The post-mortem study of temporal bones performed by Yoda et al.10 found that patients with type 1 diabetes mellitus exhibit a much higher prevalence of otocone debris coming from the utricle, compared to healthy patients. In addition, these authors found that the prevalence of migration of such debris also was increased, in proportion to the years of illness. Thus, there is a greater chance of BPPV in patients with type 1 diabetes mellitus. Cohen et al.14 observed a 20% prevalence of diabetes mellitus in patients with BPPV aged between 65 and 74 years, and a 43% prevalence in people over 75 years.

In the literature, recurrence of BPPV varies between 20% and 30%.1 and 15 Several factors have been linked to the development of recurrence, including age, gender, and etiology of BPPV.1 and 15 However, it still remains uncertain whether or not there is a correlation with metabolic disorders.

The aim of this study was to evaluate the influence of carbohydrate disorders in the recurrence of idiopathic BPPV.

Methods

This study was approved by the Ethics Committee of the hospital where it was conducted, according to CAEE protocol number 06181512.2.0000.5442.

This is a longitudinal cohort study, which evaluated medical records of patients with an objective diagnosis of benign paroxysmal positional vertigo established by the otoneurology outpatient clinic of the Otolaryngology Department of a tertiary hospital during the period from December 2009 to May 2013. This diagnosis was reviewed more than once in those cases where recurrence of the disease occurred.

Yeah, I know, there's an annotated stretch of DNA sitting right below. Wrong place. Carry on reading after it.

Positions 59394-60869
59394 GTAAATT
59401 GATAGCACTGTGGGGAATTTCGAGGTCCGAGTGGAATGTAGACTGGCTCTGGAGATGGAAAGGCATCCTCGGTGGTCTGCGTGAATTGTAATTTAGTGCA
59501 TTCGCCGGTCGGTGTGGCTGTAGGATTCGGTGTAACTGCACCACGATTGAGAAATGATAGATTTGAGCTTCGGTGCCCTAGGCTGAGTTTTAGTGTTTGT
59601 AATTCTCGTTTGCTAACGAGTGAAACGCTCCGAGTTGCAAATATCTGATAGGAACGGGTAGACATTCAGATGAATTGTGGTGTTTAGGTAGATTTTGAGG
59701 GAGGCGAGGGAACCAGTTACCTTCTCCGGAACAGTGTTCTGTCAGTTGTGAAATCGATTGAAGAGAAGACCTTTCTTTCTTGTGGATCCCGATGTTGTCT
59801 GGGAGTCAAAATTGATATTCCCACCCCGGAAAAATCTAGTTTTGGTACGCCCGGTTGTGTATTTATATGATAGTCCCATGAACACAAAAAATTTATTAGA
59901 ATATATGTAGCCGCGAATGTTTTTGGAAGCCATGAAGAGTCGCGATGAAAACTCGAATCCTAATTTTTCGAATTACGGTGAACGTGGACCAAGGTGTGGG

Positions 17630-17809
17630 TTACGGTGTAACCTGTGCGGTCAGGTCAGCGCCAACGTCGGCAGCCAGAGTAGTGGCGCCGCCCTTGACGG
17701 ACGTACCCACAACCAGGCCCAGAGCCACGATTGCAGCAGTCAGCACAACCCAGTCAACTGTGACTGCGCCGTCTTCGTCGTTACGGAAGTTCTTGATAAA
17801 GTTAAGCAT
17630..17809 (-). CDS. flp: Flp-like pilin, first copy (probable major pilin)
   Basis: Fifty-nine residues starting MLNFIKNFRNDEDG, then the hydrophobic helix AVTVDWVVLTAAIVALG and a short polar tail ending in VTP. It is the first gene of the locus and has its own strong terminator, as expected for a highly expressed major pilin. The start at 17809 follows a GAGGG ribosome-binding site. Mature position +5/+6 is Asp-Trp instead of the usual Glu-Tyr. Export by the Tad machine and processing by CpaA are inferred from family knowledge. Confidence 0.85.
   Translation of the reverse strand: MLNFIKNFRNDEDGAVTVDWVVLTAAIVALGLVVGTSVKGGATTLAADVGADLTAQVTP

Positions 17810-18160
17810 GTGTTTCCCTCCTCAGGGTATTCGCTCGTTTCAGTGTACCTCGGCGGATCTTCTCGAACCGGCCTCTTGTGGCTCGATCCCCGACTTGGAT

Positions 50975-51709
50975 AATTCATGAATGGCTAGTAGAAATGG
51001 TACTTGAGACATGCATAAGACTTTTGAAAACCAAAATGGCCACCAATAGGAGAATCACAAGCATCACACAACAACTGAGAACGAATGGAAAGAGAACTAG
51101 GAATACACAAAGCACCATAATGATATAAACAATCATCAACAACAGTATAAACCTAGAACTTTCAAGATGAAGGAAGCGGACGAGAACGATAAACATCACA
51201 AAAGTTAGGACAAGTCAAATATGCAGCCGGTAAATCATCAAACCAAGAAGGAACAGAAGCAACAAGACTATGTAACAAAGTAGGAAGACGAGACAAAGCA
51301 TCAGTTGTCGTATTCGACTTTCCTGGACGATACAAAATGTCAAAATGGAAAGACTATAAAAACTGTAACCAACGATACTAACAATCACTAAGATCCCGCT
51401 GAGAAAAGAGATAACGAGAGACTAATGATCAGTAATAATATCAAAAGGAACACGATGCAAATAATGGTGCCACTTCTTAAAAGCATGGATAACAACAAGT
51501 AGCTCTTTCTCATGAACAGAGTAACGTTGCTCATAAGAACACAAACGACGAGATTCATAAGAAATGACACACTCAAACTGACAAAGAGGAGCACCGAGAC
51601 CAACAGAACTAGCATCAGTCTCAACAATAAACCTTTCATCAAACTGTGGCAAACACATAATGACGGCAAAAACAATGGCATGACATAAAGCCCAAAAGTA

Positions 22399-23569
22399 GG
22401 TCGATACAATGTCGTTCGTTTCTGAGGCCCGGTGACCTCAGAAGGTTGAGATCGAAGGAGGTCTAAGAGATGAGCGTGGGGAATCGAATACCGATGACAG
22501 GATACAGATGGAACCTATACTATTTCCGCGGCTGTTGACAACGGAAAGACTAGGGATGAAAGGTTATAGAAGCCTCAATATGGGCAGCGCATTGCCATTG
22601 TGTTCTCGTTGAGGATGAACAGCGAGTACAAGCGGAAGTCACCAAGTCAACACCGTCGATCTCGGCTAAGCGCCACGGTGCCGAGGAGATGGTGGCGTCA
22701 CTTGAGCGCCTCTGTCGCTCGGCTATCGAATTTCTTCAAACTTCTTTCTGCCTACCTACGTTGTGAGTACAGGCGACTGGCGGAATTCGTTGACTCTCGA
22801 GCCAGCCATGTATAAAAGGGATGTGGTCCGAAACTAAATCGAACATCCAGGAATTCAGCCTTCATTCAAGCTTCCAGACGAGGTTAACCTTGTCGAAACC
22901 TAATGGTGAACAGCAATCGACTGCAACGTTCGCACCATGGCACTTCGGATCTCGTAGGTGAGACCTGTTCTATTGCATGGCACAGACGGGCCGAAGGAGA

Patients with objective idiopathic benign paroxysmal positional vertigo monitored in the otoneurology outpatient clinic until their discharge (which occurred only after an asymptomatic period of 6 months), and who submitted to a requested 3-h glucose tolerance test were included.

Patients with subjective benign paroxysmal positional vertigo or with other causes of dizziness not associated with BPPV, as well as patients who discontinued or were lost to follow-up before discharge, those failing to make the required tests, or patients with a previous diagnosis and treatment for BPPV were excluded. Patients diagnosed with secondary BPPV of undetermined etiology, such as traumatic brain injury, Ménière's disease, vestibular neuronitis, post-operative of ear surgery, and vertebrobasilar insufficiency were also excluded.

All clinical records of patients with a diagnosis of BPPV registered at the otoneurology outpatient clinic, Department of Otolaryngology, were surveyed. In these charts, we collected the relevant data at diagnosis.

A survey of the records of all patients who had a diagnosis of BPPV registered at the otoneurology outpatient clinic, Otolaryngology Department, was conducted. In these clinical records, all data were obtained at the date of diagnosis.

Recurrence of the disease was evaluated both qualitatively and quantitatively; "recurrence" was defined as that clinical picture in which disappearance of vertigo and positional nystagmus occurred after repositioning maneuvers (RM), with assessment by Dix-Hallpike maneuver and roll test, but with return of these signs and symptoms verified by an ENT physician within six months of follow-up. After RM repetition, these patients were again asymptomatic. Finally, patients whose nystagmus and vertigo did not disappear when RM were carried out under the supervision of an otolaryngologist were classified as having persistent BPPV. It must be emphasized that the recurrences of episodes of BPPV were evaluated through anamnesis and also by Dix-Hallpike maneuver and roll test.